Starting a new business can be exciting but it's filled with countless decisions and challenges that come along the way. There are some important choices you'll need to make right from the beginning, starting with selecting a business structure and entity that best supports your goals.
There are many business structures available but determining the right one for your business can often be confusing. It's important to note that the structure you choose has many tax and legal implications. Typically, most small business owners often contemplate between two types of legal structures: Sole Proprietorship or Corporation. For today's post, we've complied the notable features from both business structures to help you determine which is the better fit for your business.
The simplest business structure is the sole proprietorship. It is one of the most common structures available to entrepreneurs and businesses owners when starting their own business. In a sole proprietorship, the business is owned and managed by one person who makes the key decisions and assumes the risks and rewards of ownership.
Under this structure, there is no separation between the sole proprietor and the business. What this means is that the business's income/loss, assets and liabilities are the proprietor's and vice versa. You pay personal income tax on the net income generated by your business and are accountable for any liabilities that are a part of the proprietorship. With this business structure, you can choose to register a business/ trade name or operate under your own name.
On the other hand, corporations are separate legal entities from the owners or shareholders and can acquire assets or incur liabilities. Since the corporation is its own legal entity, it has an indefinite life and does not stop when the owner retires or expires.
Corporations are governed by its articles of incorporation which are drafted during the incorporation process. This document names the directors of the corporation, discusses the rights of shareholders, explains the bylaws, and mentions the types of share classes or restrictions on the shares.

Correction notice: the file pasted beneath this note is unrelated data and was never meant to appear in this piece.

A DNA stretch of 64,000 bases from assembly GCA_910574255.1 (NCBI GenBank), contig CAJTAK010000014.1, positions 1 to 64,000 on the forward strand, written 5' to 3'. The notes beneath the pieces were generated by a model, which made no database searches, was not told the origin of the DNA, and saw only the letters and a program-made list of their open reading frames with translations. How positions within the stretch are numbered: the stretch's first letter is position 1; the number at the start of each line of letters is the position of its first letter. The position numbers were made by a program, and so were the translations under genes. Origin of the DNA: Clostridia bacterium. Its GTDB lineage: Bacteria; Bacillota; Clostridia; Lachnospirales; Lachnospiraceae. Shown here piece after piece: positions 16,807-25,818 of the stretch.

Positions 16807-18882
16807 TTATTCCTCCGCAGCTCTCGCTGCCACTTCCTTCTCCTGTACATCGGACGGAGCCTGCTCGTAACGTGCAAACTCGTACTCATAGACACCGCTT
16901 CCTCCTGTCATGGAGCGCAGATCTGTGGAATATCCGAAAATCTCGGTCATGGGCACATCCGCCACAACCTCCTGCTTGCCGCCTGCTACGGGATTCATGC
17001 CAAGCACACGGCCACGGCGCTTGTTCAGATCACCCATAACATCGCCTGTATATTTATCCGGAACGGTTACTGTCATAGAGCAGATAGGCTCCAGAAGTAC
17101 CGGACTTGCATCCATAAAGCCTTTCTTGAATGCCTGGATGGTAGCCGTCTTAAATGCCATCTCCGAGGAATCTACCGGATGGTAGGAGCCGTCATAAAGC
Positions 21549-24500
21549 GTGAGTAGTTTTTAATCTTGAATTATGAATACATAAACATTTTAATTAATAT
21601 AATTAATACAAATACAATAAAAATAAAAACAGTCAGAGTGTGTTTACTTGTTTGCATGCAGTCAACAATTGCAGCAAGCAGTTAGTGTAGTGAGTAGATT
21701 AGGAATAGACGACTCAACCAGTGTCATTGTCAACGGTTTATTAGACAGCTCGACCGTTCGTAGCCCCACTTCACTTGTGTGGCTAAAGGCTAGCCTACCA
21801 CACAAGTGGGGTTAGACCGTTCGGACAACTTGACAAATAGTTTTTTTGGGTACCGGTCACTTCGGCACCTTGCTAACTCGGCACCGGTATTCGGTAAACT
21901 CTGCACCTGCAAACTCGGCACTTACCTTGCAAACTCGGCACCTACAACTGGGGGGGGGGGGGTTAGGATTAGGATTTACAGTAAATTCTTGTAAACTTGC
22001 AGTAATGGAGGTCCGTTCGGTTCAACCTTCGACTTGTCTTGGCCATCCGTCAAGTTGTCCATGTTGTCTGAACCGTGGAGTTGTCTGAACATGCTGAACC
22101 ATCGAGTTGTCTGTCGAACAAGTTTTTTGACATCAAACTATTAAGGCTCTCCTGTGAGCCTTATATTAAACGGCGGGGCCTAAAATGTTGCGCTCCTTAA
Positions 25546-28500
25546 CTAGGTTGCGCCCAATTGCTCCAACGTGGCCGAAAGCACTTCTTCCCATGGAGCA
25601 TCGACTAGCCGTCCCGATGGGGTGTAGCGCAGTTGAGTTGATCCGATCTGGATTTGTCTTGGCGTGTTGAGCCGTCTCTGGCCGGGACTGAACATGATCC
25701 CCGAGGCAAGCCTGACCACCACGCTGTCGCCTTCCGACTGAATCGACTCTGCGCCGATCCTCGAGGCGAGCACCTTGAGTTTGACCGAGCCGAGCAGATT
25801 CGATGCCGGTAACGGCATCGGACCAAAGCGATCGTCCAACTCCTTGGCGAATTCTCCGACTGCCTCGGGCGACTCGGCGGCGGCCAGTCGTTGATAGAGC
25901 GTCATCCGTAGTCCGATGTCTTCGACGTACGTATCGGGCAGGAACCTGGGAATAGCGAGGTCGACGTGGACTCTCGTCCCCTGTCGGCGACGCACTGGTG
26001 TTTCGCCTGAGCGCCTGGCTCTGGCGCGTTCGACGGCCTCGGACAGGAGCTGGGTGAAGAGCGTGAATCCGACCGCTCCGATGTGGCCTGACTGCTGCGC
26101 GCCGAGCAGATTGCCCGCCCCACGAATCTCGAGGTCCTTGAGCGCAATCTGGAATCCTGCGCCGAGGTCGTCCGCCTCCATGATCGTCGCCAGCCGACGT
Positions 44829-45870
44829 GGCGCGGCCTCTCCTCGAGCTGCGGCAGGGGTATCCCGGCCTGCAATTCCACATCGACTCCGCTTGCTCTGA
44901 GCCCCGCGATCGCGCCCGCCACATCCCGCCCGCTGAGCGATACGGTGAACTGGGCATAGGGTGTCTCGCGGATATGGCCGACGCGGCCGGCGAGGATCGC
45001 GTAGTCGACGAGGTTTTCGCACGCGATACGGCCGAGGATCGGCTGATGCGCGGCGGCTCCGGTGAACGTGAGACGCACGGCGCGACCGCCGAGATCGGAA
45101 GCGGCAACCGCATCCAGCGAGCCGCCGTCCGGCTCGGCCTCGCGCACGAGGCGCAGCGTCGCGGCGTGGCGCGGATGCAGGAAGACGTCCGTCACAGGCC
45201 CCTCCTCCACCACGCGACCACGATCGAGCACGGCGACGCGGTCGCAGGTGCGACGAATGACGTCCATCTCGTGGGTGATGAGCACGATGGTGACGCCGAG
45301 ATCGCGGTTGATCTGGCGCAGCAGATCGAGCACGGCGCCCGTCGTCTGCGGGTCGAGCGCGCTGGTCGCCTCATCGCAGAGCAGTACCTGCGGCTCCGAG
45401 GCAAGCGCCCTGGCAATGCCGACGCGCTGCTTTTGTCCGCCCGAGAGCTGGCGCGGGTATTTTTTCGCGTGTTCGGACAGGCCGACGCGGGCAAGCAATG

Which Structure Is Right For Me?
As you can see, both business structures have their own advantages and disadvantages. Although there is no one right answer to determine this, we hope the above highlights provide you with some guidance on which business structure is most relevant for your needs.
Aside from tax benefits, there can be other non-tax considerations that should be considered when determining which business structure to pursue. For example, a corporation offers limited liability which might be something that is critical for you to maintain depending on the type of business you conduct. There can also be personal factors that impact the structure of your business. For example, if you require all of the after tax income the business generates to manage your personal expenses, you may not need the tax deferral opportunities a corporation provides.
Overall, there are many factors and considerations to be made as each situation is unique. We suggest you to seek professional advice when making this determination.
Disclaimer: The above summaries and information are key highlights into some of the business structures available. The information provided above can change based on your specific situation and a professional should be consulted when making complex determinations.